Your "Rise of online shopping shifts developers plan" story deserves a comment.

The scenario depicts why Virginia should not be a Dillon rule state. The Dillion rule, as I understand it, allows the developer/landowner by right to request changes to zoning to meet his or her needs whether or not there will be positive economic and environmental impact for the community as a whole. It is my opinion that the pursuit to have the prime commercial corridor 140 acres rezoned to what appears to be primarily higher density (1,000 homes) will result in overloading local schools, roads, jails....etc.

More homes will require the municipalities to provide more services that will most likely result in higher property and real estate taxes with fewer jobs created.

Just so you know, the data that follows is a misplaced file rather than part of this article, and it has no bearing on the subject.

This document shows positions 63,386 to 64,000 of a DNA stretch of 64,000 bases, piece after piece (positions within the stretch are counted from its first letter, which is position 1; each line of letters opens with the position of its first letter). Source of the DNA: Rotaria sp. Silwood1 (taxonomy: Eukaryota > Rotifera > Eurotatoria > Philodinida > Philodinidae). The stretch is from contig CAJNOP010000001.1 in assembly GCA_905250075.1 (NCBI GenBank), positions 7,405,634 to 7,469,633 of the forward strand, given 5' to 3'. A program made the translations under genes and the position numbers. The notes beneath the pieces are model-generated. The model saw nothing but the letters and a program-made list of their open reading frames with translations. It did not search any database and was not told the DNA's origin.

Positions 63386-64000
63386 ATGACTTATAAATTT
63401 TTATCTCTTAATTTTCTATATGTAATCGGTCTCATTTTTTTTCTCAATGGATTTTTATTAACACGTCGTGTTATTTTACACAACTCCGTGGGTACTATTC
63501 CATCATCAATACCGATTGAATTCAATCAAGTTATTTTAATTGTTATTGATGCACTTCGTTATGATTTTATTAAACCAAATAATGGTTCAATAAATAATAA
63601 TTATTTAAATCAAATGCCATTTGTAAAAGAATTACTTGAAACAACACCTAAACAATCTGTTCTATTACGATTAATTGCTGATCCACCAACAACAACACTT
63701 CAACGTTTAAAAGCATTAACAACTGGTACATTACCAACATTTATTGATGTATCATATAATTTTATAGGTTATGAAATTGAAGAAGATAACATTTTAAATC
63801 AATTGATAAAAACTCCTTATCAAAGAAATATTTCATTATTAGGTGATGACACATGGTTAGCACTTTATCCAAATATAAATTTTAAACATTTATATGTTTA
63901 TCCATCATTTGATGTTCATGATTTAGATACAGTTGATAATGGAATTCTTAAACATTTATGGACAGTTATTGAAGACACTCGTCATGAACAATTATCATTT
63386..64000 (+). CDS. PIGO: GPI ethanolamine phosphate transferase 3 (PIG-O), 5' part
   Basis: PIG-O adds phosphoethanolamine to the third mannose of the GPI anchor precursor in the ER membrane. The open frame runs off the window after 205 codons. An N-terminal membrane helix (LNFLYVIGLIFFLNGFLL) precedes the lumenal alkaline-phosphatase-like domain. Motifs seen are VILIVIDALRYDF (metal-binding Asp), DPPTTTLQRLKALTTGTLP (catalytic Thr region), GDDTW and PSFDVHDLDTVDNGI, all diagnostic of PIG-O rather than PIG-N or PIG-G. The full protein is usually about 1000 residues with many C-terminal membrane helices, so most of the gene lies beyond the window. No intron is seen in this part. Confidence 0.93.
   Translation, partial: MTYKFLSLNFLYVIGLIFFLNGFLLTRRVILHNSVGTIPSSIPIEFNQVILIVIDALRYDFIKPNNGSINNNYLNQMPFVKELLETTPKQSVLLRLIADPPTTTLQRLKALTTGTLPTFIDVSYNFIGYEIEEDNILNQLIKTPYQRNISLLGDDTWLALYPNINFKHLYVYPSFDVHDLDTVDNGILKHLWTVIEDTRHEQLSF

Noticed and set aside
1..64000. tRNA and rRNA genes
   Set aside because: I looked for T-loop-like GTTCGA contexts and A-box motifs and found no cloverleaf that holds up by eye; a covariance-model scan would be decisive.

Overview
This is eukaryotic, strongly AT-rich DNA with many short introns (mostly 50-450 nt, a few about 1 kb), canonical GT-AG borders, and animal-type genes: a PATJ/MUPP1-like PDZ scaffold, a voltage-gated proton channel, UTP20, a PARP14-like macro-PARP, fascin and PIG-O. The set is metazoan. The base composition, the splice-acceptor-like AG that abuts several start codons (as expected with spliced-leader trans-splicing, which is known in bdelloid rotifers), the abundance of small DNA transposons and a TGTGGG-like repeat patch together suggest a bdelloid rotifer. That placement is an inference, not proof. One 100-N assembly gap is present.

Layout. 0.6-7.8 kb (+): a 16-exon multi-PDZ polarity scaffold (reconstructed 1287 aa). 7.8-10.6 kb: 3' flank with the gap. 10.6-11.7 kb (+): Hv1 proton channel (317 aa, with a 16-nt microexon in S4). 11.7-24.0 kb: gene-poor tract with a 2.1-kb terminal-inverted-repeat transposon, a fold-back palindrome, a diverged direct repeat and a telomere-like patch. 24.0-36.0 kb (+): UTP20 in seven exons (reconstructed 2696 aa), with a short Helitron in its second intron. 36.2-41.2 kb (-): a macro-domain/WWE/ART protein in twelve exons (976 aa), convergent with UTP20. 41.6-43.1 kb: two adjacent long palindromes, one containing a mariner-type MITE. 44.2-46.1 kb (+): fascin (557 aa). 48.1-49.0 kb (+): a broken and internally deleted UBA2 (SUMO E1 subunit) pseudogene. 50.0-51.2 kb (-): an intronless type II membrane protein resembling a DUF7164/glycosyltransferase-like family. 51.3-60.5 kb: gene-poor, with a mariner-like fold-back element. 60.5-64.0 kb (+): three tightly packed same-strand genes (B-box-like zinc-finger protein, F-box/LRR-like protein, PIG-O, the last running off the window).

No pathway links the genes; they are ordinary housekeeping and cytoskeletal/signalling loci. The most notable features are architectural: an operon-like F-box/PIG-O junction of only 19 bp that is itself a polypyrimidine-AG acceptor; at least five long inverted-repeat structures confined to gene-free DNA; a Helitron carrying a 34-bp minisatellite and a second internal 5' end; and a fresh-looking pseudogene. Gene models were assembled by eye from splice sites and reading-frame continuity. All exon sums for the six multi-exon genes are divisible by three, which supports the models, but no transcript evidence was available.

The observation in the article that online shopping affecting the need for big box stores is undeniable in the present economic climate; however, economic climates change just like the stock market, and what might be true today may not be the case five to 10 years from now.

I am not a fan of wasting prime land that should be commercial or industrial and changing it to primarily residential. Once the build-out of the residential is done, then the developer is gone forever, and that prime land that may have been available for commercial or industrial uses that would result in added jobs for the community will be gone forever. To the Warren County administrator and the Warren County Board of Supervisor, I promise that the sun will rise tomorrow, so take a deep breath and rethink the pursuit to rezone this valuable property to the community. We cannot blame Amazon for all of our woes.

Bruce Rappaport, Front Royal